BY KIM STOKES

We all have had bad nights. The ‘Converse, Let’s Take It Outside’ party, or Convers Gig, was just one of those nights.

I went to the Converse Gig wanting the days of glow sticks, fuzzy pom-pom headbands and concert excitement we all had back in the day. Instead I, and some fellow disappointed glow stick fans, got a strange experience on a field, under an overpass and in the sand.

The field was airless, my boots crushed crumpled cans and my face and hair were caked with dust. An area towards the back which smelled like dead cats, to my great horror, turned out to be the only place I could go to powder my nose. And to add insult to injury, the crowd was still in high school, bum-puffing badly lit cigarettes and sipping their Coke Lights, giggling at how grown up they all felt.

I have never been one for festivals or outside gigs, and probably never will be. Girls like me enjoy the small comforts of an inside venue: flushing toilets, a roof over our head, bouncers and actually having a floor. I don’t know why I was expecting this to be different from all the other roofless festivals and gigs I have been too in the past, but it probably had something to do with the line-up. So I assumed I could ignore the whole ‘roofless’ and ‘bouncer-less’ thing and just enjoy the bands. And it seemed many other inside-gig girls were caught in the same snare.

I had been nursing an ice cold drink to fight of the mugginess of the venue for over an hour when the first band stepped on stage. It was Beatenburg, a big favourite of mine. I had heard them many times before, in more intimate settings such as crowded disk-jockey bars or pool halls. Beatenburg have an easy sound to them, melodious and thick; they can perforate a crowd with soothing lullabies.

I was sorely mistaken to think that this bunch of 16-year olds would appreciate Beatenburg. The band was drowned out by bored looking faces who wanted something with more beat and a whole lot less burg.

‘I don’t think I like this band, I mean, they have a silly name’ was the last thing I heard before I bolted out of the ingrown crowd.

To put it bluntly, I felt like a music appreciating granny at this gig. I was not alone. A horde of us were evacuating the band area. After standing cross-armed and moody eyed for a while, we had had enough of the entire spectacle.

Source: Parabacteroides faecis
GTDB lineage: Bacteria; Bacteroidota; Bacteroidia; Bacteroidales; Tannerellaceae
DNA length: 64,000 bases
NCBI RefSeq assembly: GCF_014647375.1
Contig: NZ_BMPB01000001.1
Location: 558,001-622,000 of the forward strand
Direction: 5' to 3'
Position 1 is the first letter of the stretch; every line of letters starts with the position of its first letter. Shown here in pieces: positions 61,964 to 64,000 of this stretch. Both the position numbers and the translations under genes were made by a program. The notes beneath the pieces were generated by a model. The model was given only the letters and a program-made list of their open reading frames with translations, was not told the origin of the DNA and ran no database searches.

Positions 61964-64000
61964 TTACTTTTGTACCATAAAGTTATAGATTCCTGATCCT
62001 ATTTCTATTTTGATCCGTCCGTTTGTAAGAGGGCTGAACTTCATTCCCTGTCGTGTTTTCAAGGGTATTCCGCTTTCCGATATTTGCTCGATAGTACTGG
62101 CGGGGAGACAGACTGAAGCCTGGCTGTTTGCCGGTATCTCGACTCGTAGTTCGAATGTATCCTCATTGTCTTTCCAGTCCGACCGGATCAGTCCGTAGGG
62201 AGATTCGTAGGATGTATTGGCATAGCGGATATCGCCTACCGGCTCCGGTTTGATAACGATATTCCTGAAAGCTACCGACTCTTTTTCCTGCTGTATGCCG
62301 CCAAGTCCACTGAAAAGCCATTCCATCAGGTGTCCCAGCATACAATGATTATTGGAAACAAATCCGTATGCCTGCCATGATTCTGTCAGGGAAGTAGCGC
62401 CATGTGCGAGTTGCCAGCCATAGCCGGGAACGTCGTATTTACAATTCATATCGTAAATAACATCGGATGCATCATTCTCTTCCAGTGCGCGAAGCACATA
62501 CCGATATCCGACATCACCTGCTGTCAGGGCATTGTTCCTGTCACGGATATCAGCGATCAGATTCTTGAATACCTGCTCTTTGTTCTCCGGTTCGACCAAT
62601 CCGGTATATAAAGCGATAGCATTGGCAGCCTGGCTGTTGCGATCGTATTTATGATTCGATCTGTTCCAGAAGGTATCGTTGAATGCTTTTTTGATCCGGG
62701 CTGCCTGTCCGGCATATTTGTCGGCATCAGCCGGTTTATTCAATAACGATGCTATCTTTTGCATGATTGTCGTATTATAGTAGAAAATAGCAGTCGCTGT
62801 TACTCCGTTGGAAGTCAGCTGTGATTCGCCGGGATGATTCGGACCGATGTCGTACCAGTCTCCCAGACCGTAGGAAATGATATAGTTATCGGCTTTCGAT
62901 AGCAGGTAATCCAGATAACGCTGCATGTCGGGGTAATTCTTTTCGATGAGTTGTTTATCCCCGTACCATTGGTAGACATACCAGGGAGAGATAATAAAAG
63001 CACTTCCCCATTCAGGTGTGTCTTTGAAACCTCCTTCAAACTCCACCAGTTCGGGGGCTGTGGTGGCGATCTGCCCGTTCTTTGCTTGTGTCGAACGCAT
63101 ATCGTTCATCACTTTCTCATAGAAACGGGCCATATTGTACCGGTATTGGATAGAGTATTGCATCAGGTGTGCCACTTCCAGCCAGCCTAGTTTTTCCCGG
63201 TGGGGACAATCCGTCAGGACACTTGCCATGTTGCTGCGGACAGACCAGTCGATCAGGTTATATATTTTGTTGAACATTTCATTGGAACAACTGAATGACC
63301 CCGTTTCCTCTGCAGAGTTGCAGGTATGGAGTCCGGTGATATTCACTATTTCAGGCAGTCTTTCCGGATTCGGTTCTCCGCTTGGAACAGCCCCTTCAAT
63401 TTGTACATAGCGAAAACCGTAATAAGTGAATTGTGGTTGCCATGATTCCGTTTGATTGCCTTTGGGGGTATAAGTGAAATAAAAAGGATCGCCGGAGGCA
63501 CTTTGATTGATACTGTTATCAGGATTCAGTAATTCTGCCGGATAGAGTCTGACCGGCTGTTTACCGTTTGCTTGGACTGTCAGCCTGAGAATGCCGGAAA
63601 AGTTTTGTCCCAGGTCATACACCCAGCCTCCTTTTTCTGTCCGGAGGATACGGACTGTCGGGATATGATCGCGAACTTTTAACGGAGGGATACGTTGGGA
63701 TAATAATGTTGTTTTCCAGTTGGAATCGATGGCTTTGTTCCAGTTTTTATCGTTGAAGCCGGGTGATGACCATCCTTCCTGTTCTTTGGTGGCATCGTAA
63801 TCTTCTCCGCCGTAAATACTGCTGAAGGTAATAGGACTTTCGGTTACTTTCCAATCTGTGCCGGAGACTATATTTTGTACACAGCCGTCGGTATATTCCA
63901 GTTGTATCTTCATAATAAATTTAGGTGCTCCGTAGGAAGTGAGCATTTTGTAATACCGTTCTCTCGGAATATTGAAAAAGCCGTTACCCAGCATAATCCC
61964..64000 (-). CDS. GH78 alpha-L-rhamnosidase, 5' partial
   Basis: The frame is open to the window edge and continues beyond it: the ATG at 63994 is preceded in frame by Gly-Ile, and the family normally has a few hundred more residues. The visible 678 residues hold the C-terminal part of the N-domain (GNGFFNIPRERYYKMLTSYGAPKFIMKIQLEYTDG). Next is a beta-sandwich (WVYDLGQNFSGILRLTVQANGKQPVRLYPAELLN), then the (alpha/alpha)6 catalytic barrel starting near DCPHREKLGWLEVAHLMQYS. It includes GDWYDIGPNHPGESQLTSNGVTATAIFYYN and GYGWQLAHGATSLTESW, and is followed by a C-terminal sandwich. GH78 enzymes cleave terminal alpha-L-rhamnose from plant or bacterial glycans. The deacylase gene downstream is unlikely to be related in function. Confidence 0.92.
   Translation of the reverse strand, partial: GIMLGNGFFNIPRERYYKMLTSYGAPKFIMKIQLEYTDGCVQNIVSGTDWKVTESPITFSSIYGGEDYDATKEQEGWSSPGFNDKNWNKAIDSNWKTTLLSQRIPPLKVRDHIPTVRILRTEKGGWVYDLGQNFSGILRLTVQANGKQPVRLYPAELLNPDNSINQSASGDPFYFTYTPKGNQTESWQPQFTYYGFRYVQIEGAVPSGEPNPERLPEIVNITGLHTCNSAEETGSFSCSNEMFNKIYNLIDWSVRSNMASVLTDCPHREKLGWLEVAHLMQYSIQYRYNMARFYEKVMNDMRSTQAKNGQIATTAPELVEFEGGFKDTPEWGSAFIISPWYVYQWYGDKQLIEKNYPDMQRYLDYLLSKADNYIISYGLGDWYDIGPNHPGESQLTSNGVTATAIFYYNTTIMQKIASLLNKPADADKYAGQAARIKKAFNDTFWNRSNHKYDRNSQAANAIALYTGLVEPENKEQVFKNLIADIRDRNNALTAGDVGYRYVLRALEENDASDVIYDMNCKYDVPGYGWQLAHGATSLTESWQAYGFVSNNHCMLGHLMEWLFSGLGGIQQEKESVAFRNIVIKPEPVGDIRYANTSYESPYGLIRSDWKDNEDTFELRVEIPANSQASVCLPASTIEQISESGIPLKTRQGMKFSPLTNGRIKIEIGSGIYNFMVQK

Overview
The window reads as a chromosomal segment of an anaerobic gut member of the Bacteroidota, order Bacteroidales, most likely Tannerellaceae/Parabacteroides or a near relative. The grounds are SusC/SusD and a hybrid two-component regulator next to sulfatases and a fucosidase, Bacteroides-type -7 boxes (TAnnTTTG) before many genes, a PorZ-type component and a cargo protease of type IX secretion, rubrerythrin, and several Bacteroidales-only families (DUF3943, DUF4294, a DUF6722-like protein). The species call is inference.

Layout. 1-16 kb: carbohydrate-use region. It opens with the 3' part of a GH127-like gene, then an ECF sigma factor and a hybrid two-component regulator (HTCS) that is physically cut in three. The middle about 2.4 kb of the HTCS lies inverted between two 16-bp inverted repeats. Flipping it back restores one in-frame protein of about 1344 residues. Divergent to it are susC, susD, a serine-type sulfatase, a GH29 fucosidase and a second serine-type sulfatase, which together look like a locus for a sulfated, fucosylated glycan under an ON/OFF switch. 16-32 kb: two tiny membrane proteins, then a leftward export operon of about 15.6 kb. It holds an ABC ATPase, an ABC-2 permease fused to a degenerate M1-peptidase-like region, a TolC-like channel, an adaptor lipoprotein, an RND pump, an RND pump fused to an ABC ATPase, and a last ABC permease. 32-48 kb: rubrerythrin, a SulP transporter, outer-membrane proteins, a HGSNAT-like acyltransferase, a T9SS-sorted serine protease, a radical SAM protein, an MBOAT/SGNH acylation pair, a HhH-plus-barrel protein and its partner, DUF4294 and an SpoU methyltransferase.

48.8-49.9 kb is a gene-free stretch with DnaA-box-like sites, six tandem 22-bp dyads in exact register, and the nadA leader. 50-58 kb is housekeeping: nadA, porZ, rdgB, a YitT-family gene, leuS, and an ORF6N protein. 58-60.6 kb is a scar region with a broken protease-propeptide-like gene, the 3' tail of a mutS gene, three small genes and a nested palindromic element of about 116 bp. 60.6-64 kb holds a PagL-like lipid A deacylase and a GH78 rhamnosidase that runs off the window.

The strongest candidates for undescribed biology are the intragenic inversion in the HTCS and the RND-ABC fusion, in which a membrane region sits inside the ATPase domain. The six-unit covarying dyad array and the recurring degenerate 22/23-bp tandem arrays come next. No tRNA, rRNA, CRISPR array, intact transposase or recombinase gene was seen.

It wasn’t that the bands’ music was bad, it was the entire failure of the venue that made the night such a sorry disappointment. Being in the middle of the city the area was awash with car hooters, night calls and that damp mugginess synonymous with smog.

With no trusty bouncer to give me that kick of superiority for being over 18, I felt lost. And I do not know what was worse, having the experience smeared by these young things or feeling like an ouma because of them.

To make everything more frustrating, and even more disappointing: the whole venue was crammed with every ironic, vintage and hipster-infested decoration imaginable. This entire attempt by the event organisers at being ‘hip’ and ‘cool’ left me feeling like the Grinch who had stolen hipstermass. All that was left was to scurry off cursing every fairy light and ironically lit lamp in passing.

It was a bad night. I just wanted to feel uplifted, and gratefully dirty, at the end of a great and beautiful event. Like the way we used to feel after a big concert, chanting the lyrics of a favorite song, running arm-looped and heavy laden with strange band memorabilia. I obviously did not get that this time. Instead most of us left the venue disenchanted zombies. Maybe I should learn my damn lesson and just stay away from interesting looking gigs without roofs.

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